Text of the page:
Entering Morocco started out sour. My baggage was lost upon arrival and when I finally retrieved it days later everything, including the two souvenir bottles of Slivovitz (fruit brandy) from Czech Republic, were crushed amongst all my clothing. Needless to say I got some strange looks the first couple of days while I walked around town in my clothes, still wreaking of hard liquor, in a country where alcohol is forbidden. Once the baggage terror was solved, I was able to enjoy the beautiful sights and smells of Morocco for the following two weeks.
I started off my journey in Rabat and was introduced to a place I had only read about in books. I quickly came to discover that women have a certain place in society, quite easily seen from behind a man's place in society. At the time, my blond hair was the cause of many stares as well, so I made sure not to attract anymore attention to myself by covering my hair with a shawl most times. The heavily Muslim-populated country is very conservative and despite my feminist mentality and the extremely humid weather, I wanted to be respectful to the people and the country I was a visitor of. Therefore I also kept my shoulders and legs covered at almost all times. I quickly learned that no one spoke English either. This wasn't a problem as my fluency in French came in handy for everyday use and more importantly, for bargaining in the Medina. I loved touring the windy alleyways full of little shops selling knock-off bags and eating in all the tiny restaurants. I had my first taste of a tagine, which is a traditional slow-cooked stew mixed with tender meats, vegetables and couscous served in a clay pot. I found the amazing view of the ocean once I drifted beyond the Medina walls, only to realize it was blocked by a huge cemetery. The long trek around the cemetery was well worth it once I got to dip my feet into the crystal-clear water.
In Casablanca I did a tour of the beautiful Hassan II Mosque, the third largest mosque in the world. Its minaret is also the worlds tallest at 210 meters. The structure that looks out onto the Atlantic can hold up to 105, 000 worshipers at any given time. It was obviously enormous, but even more overwhelming was the intricate tile-mosaics within. The mosque took seven years to build with the help of 2, 500 construction workers and 10, 000 artists. It comes equipped with his and her bathing spas and heated marble floors to ensure comfort when the the masses come to pray during Ramadan. Casablanca was also my first experience at a Moroccan bath house. Not quite sure what I was getting myself into at the time, I enjoyed the hot bath and steam room only to be surprised by a not-so-relaxing massage, which finished off with me being literally hosed down. That was my first and last time experiencing a Moroccan massage.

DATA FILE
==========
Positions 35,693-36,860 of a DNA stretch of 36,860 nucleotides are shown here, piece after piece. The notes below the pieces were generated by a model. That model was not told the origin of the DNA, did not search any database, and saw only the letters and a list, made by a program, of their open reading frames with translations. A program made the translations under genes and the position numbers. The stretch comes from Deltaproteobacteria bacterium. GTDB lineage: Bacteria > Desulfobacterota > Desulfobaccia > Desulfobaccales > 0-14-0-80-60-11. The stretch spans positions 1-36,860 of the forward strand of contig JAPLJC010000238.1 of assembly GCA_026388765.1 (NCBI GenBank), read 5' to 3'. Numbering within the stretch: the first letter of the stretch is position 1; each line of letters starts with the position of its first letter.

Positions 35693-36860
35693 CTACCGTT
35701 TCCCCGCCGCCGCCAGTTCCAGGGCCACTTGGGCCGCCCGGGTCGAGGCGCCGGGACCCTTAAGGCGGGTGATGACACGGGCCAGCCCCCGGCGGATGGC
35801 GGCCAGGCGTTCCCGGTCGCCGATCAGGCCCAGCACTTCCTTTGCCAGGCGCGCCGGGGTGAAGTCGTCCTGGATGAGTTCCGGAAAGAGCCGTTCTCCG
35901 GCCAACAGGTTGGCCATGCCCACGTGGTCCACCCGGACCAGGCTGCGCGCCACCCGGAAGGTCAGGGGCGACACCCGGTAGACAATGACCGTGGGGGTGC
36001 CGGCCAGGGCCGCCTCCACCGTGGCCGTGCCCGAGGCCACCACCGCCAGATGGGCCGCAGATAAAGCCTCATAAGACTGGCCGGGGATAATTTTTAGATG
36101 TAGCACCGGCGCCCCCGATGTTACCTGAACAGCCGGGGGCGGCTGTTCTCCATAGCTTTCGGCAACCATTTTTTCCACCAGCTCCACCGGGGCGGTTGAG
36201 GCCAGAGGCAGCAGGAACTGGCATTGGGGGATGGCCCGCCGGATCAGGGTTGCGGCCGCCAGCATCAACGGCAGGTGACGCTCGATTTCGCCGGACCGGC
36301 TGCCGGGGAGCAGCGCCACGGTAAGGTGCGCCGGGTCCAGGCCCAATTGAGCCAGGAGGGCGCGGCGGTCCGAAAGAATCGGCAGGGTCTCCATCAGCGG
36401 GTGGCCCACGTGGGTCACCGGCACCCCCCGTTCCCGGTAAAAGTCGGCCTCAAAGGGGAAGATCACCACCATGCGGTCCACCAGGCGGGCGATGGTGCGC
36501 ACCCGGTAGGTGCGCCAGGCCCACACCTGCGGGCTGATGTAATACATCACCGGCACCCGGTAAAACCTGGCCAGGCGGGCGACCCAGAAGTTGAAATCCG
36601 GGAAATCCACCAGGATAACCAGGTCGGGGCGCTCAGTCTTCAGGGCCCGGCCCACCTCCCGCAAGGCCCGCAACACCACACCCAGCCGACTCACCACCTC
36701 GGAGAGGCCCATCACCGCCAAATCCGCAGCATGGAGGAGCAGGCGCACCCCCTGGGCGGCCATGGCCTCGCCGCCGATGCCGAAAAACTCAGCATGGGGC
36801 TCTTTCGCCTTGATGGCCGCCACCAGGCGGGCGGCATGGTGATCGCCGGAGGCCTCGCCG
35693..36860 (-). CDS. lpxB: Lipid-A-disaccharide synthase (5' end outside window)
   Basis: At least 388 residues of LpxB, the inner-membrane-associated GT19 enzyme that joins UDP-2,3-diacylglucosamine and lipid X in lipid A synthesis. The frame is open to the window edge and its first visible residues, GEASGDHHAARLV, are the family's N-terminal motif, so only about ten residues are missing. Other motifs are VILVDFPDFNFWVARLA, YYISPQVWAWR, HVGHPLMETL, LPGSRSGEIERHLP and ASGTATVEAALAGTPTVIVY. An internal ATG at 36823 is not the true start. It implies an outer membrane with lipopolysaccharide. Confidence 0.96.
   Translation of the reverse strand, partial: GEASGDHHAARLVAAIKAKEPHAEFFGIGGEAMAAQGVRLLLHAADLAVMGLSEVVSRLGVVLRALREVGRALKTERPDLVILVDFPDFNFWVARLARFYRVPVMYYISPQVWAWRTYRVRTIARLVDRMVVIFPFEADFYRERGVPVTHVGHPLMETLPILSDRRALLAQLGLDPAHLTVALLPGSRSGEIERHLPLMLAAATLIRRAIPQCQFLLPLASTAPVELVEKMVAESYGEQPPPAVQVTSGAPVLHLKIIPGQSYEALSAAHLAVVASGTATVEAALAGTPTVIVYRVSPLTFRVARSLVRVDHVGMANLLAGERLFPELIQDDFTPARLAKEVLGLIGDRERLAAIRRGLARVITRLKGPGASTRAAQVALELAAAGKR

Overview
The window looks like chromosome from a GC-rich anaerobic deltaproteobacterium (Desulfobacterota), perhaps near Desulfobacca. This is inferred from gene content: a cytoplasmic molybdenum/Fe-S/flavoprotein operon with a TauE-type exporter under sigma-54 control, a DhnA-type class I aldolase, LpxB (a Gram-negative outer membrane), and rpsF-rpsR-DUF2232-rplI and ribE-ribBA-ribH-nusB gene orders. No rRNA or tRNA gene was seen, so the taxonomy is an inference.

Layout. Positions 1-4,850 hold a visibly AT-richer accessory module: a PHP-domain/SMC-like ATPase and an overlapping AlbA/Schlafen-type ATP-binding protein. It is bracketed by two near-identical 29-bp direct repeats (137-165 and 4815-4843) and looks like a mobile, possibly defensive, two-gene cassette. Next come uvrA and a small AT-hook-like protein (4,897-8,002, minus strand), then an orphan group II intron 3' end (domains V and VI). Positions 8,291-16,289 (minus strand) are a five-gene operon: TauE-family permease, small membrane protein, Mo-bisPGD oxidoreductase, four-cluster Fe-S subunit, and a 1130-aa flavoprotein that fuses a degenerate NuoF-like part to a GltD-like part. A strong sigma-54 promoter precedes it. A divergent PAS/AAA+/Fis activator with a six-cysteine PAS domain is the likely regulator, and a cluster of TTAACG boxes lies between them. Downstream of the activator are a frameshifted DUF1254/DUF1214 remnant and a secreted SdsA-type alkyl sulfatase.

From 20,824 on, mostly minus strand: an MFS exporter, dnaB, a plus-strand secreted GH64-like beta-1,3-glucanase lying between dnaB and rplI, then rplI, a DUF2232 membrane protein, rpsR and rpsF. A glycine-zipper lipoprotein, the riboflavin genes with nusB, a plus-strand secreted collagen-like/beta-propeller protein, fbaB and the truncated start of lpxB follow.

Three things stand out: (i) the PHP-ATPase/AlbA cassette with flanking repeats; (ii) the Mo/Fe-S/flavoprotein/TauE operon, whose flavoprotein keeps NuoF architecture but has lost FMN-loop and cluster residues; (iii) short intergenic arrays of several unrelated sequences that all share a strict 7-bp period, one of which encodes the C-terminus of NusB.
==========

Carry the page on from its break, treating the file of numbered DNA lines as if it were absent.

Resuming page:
I followed onto the secret oasis that is Essaouira. Once a fortress in the 1500s, it now resides as a small fishing town occupied by artists and craftsmen. It was the perfect place to hide away for a few days, drink the delicious Moroccan mint tea and walk around taking in the blue and white coloured Medina. It's no wonder musicians such as Bob Marley and Jimi Hendrix used this town to come vacation and draw inspiration to write their tunes. Specifically, Hendrix wrote the song "Castles Made Of Sand" in this exact spot.
I went on to surf and body board the coast of Morocco in a small town named Sidi Kaouki. It was the absolute perfect day. My friends and I had the beach pretty much to ourselves only to share it with camels and stray puppies that we played with all day. One puppy didn't want to leave our side and even curled up onto our blanket to snooze for a quick nap. There was plenty of fresh seafood to feast on in between catching the waves. The day was completed by none other than a breathtaking sunset.
Marrakesh is a former imperial city in Morocco that I didn't want to miss seeing, mostly due to the gigantic traditional market (Morocco's largest). There was everything at the market from musicians, fortune-tellers, jugglers and even wild animals. I couldn't resist getting my hands traditionally painted with henna, however it didn't compare to a woman I encountered that had just got her hands, arms, legs and feet all painted for her recent wedding. The night market was one of my favourites as well, serving every kind of traditional tagine in assorted clay pots. I even tried the escargot, and by escarcot I mean snails thrown into a giant pot of boiling spiced water and served in bowls for 15 cents. Regardless, they were still very delicious.
There couldn't be anything more fitting than a trek into the Sahara desert by camel back to top off my trip to Morocco. This was by far one of the most unique and exciting experiences I've ever had. The overall trip lasted four days and stopped at various towns before reaching the desert. I was able to see where the movies "Gladiator" and "Alexander" were filmed. I was also a guest in a real Berber house where I watched a woman sew traditional Moroccan rugs made of string from camel hair. Once I reached the Sahara, the camels were awaiting my tour group. The camel ride wasn't the most comfortable, but it was definitely worth it once I arrived at sand dunes as far as the eye could see. After I set up camp, I tried to climb one of the huge dunes to catch the sunset. I found the best way to make my way down the dune again was cartwheeling. I stayed overnight with my fellow campers, ate tagines and then left the following morning to see the sunrise over the golden sand.
Stay tuned for more stories and pictures of my travels coming soon!